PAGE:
Temporal mapping of the closure of the anterior fontanelle and contiguous sutures using computed tomography, in silico models of modern infants

Nicolene Lottering*, Clair L. Alston, Mark D. Barry, Donna M. MacGregor, Laura S. Gregory

*Corresponding author for this work

Research output: Contribution to journalArticleResearchpeer-review

Abstract

The aim of this study is to quantify and statistically model the age-related decline in the fibrous connective tissue interface of the anterior fontanelle in modern Australian infants, using three-dimensional, semi-automated computed-assisted design protocols. Non-linear regression with variance models, using power functions, combined with quantile regression of the 5th and 95th population percentiles, were utilised to assess absolute anterior fontanelle surface area (AFSA) as a function of age, using multi-slice cranial computed tomography scans obtained from 256 infants aged < 30 months (males: n = 126, females: n = 109) from Brisbane children’s hospitals. Normalised AFSA (NFSA), standardised for variation in cephalic size, followed a progressive decline from birth, the greatest velocity change occurring between the 3–6 and 6–9 month cohorts. Growth of the neurocranium is the most significant within the first 8 months postpartum, with a mean increase of 19.03 mm in maximum cranial length and 10.04 mm in breadth. Directionality of fontanelle closure, quantified using spline curves refutes fundamental assumptions that the anterior fontanelle is consistent with a quadrilateral, and contiguous sutures exhibit constant velocity of closure. The present study provides normative values for fontanelle size and diameters as well as new predictive non-linear models for age substantiation, screening of developmental abnormalities and indicators of suspected child maltreatment in modern infants aged birth to 30 months.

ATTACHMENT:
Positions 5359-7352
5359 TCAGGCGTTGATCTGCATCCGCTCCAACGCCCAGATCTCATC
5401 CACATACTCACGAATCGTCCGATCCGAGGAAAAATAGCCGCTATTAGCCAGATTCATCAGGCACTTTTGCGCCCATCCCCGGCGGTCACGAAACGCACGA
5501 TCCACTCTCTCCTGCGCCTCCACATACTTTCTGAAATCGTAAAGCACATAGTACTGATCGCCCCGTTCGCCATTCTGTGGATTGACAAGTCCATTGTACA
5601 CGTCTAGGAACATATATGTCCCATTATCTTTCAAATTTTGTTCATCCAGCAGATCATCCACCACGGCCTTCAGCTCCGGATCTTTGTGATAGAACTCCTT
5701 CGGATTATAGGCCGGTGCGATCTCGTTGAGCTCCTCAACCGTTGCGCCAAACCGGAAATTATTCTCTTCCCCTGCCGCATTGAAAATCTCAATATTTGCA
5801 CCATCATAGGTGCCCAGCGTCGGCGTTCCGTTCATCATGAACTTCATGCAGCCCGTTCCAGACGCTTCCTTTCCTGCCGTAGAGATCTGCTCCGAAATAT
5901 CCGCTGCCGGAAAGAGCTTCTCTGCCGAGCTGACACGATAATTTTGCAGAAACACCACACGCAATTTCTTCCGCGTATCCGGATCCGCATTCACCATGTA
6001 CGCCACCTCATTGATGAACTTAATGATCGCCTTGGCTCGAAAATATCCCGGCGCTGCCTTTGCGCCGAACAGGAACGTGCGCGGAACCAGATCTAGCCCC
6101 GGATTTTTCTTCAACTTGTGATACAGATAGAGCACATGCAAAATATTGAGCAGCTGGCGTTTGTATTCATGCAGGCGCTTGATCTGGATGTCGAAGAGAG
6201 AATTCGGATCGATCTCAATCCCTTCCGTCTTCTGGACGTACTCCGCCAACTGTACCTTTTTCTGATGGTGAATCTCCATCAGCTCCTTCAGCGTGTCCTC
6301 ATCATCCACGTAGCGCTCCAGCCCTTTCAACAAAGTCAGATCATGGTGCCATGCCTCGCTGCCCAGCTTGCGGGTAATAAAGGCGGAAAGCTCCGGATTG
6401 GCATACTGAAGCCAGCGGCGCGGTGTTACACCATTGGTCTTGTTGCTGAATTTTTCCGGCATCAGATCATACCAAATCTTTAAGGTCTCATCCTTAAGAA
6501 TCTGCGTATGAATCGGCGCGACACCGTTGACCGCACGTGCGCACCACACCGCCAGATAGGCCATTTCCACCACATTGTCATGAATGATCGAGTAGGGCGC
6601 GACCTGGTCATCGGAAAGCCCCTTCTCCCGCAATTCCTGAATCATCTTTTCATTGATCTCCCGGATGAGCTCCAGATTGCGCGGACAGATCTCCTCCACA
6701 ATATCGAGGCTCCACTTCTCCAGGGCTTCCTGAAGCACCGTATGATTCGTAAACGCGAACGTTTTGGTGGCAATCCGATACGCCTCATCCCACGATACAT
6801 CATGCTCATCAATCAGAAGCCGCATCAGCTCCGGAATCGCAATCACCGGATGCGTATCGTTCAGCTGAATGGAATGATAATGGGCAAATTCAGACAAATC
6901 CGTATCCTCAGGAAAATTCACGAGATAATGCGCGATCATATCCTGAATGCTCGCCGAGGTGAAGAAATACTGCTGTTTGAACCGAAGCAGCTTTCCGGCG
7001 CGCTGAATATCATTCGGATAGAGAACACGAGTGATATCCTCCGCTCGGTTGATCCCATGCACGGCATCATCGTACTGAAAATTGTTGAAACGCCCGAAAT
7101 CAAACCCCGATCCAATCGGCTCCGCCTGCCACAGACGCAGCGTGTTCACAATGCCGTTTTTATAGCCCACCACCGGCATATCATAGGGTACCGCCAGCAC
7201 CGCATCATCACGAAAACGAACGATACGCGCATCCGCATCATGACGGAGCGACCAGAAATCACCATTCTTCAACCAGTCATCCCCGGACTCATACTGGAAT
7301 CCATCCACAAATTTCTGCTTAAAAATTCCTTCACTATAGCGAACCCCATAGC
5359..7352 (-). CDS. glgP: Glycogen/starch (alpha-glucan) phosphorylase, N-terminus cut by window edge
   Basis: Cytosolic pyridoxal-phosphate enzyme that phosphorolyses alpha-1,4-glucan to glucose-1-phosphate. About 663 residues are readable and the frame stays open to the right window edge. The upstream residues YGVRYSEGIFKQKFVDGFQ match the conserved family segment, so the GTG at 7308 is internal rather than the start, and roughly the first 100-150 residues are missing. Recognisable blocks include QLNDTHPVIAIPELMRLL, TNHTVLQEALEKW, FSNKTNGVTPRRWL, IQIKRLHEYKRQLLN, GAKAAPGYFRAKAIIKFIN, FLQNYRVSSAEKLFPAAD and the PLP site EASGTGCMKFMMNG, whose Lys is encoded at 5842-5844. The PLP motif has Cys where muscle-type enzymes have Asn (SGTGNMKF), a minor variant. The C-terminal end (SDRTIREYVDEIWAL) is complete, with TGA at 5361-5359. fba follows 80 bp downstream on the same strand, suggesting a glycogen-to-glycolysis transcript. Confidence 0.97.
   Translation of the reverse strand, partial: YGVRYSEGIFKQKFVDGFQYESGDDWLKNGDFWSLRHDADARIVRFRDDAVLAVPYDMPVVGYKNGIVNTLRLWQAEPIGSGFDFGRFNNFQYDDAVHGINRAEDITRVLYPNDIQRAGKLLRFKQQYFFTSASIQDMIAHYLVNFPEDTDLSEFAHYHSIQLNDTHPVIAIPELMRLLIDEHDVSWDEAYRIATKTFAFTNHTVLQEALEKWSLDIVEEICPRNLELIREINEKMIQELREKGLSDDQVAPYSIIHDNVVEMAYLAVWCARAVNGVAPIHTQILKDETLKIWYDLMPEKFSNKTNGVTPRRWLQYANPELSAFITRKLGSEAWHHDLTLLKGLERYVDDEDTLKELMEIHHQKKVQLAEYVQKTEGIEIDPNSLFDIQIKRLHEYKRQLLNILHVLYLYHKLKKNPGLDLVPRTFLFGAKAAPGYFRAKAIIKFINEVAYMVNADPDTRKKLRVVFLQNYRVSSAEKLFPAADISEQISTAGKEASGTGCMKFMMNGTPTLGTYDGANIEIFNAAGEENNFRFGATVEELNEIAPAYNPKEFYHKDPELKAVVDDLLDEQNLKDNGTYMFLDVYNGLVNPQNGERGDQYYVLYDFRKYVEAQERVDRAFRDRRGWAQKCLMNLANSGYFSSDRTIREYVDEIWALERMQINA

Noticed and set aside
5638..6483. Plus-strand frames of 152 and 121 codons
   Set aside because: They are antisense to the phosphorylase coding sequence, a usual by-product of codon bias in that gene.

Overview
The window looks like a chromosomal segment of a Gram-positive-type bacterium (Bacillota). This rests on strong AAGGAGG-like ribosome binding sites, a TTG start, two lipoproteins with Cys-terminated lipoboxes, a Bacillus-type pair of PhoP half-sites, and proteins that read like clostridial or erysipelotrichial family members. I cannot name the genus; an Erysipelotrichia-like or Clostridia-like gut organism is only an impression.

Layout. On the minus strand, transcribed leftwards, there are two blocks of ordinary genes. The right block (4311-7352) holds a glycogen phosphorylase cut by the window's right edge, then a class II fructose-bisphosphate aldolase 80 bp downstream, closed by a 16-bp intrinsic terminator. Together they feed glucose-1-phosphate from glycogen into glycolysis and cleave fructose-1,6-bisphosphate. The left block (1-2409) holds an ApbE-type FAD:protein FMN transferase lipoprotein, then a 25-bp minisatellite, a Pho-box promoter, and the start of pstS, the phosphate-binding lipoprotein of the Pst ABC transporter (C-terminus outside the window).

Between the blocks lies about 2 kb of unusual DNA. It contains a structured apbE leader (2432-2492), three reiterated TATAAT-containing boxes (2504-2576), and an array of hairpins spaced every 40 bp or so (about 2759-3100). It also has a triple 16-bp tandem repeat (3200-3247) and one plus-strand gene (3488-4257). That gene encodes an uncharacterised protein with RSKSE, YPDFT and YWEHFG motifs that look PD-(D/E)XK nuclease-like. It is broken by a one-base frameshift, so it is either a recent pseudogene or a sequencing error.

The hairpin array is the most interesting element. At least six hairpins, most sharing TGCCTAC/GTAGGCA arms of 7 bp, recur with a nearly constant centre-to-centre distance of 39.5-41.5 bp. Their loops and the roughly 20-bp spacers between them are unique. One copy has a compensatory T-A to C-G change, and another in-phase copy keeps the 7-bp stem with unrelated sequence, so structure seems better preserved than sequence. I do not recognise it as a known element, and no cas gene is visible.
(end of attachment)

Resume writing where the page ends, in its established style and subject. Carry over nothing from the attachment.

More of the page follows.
Original languageEnglish
Pages (from-to)379-390
Number of pages12
JournalJournal of Anatomy
Volume237
Issue number2
DOIs
Publication statusPublished - 13 Aug 2020
Externally publishedYes

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